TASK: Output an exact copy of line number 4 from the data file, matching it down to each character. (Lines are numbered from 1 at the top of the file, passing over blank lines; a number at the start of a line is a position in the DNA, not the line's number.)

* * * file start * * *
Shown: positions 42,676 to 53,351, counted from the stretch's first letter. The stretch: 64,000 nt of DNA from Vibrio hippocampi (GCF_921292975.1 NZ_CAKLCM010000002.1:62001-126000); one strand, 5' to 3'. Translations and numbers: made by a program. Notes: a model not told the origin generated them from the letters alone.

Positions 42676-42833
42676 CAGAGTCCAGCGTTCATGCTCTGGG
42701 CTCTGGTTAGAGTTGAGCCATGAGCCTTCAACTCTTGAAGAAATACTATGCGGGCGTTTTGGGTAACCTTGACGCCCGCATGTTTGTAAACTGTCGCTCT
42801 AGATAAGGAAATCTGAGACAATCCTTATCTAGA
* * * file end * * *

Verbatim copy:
42701 CTCTGGTTAGAGTTGAGCCATGAGCCTTCAACTCTTGAAGAAATACTATGCGGGCGTTTTGGGTAACCTTGACGCCCGCATGTTTGTAAACTGTCGCTCT